Foreseeability in law

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Does the requirement for a plaintiff in a negligent case to prove foreseeability make sense Shouldn't a defendant be responsible for all the actual consequences of the careless conduct Is it fair that an injured party might be able to recover from no one
The tort of negligence is a breach of a duty of care on the part of the defendant which results in the injury of the plaintiff.


There are numerous arguments claiming this requirement is unjust and that the defendant should be held responsible for the actual consequences of any careless conduct that results in injury, whether foreseeable or not. However, this broadens the scope of the tort considerably and would open up an endlessness of liability.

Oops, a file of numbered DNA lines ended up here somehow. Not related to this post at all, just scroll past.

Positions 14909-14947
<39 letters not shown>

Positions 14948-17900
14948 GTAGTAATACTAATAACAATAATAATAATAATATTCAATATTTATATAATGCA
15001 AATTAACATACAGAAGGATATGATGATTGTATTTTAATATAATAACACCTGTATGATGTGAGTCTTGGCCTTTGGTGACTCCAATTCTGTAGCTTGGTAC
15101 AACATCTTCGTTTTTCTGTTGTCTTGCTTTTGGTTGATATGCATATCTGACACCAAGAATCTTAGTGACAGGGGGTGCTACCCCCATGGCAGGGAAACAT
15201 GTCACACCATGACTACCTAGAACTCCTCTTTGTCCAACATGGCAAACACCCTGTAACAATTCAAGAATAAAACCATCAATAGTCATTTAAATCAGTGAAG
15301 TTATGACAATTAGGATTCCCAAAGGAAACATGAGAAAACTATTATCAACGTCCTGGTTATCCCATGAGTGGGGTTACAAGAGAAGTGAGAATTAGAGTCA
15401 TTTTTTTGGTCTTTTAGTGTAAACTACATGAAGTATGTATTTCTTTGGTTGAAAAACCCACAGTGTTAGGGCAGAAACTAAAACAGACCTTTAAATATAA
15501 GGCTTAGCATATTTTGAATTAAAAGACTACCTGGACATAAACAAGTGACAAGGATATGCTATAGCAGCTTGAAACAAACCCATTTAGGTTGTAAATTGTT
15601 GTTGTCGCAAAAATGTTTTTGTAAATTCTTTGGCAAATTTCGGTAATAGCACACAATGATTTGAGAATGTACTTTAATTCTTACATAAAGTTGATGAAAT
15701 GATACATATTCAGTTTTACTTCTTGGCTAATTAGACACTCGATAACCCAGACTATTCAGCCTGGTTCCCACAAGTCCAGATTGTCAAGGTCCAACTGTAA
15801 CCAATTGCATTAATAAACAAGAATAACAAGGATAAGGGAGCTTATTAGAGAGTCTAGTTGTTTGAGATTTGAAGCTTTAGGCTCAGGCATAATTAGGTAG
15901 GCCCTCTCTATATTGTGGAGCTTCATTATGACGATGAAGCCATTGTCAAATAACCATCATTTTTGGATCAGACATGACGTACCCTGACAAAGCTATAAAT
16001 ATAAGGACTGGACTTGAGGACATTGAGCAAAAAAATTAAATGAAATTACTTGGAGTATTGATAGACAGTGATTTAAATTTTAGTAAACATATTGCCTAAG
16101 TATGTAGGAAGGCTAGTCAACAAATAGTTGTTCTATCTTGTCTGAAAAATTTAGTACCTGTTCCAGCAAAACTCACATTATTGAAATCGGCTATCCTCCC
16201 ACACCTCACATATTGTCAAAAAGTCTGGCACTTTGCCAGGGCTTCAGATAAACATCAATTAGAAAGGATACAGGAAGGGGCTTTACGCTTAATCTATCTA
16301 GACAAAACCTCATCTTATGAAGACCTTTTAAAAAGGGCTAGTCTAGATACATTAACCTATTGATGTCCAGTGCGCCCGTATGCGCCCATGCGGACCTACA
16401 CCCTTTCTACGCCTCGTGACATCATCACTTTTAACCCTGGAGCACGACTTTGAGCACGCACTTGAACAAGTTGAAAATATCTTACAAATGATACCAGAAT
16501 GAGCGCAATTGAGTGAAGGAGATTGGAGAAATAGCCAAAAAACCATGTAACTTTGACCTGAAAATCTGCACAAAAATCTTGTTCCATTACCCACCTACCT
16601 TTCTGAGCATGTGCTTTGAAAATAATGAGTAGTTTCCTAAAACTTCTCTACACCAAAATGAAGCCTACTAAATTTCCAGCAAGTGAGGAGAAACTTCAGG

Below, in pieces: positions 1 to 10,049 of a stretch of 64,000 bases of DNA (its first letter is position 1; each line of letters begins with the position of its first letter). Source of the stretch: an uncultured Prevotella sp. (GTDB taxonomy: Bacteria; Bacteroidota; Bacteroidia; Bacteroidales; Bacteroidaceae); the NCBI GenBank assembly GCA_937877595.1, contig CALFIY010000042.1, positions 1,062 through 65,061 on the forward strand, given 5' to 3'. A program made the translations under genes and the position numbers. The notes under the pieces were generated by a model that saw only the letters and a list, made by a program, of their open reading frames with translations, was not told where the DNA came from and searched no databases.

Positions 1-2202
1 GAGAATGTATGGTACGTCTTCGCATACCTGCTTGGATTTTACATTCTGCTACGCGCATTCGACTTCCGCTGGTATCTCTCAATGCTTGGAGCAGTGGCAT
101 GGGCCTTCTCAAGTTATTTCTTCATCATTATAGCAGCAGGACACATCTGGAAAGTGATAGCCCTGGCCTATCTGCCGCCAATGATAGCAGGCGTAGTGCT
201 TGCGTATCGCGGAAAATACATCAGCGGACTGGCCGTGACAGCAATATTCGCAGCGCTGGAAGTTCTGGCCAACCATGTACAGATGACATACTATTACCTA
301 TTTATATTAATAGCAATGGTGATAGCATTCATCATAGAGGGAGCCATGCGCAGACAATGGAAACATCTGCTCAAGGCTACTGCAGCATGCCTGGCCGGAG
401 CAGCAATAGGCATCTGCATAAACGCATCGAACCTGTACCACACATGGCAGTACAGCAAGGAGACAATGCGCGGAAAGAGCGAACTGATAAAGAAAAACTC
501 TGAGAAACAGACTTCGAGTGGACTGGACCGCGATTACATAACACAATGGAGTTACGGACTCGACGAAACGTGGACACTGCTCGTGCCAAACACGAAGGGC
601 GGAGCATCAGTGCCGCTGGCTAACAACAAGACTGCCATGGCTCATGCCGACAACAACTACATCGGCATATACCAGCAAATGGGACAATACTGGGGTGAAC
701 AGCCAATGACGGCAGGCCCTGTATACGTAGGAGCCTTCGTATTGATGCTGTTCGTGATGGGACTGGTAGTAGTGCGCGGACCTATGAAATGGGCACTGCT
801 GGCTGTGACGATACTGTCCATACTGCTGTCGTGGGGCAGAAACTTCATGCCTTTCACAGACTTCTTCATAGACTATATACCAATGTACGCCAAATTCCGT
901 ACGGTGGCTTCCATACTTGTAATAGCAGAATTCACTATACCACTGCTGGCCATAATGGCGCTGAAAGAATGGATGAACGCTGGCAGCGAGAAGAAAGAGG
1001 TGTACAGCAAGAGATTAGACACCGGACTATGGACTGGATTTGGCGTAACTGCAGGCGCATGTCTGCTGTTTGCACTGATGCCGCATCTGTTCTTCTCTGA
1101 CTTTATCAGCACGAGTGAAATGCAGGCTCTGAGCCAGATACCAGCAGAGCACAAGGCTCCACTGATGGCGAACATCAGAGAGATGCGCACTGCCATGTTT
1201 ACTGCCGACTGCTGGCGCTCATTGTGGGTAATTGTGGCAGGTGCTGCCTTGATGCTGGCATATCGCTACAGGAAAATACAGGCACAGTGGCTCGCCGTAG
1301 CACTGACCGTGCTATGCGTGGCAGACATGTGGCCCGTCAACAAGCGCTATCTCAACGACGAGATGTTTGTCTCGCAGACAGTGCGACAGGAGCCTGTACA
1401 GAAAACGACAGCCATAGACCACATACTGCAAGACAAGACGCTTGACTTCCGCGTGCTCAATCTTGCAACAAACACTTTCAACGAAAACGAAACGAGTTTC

Further, foreseeability ensures fairness for the defendant. Is would be unjust to hold a defendant liable for conduct which they could not have anticipated would result in injury. Being penalized for conduct which does not foreseeably cause injury would result in numerous frivolous claims. Accidents occur all of the time. While it would be fantastic for the injured party to always have recourse for legal action, it would not be fair to those defendants of whom are undeserving.
There are some injuries no one could predict and no one but the forces of fate should be held responsible and certainly no one should be penalized. This may be unfortunate for the injured party, but the blame cannot always be laid at someone else's feet. Foreseeability ensures blame can only be laid at the feet of those who should have reasonably foreseen the consequences of their actions. This is fair. This is just. Taking away the requirement of forseeability would make the opposite true.
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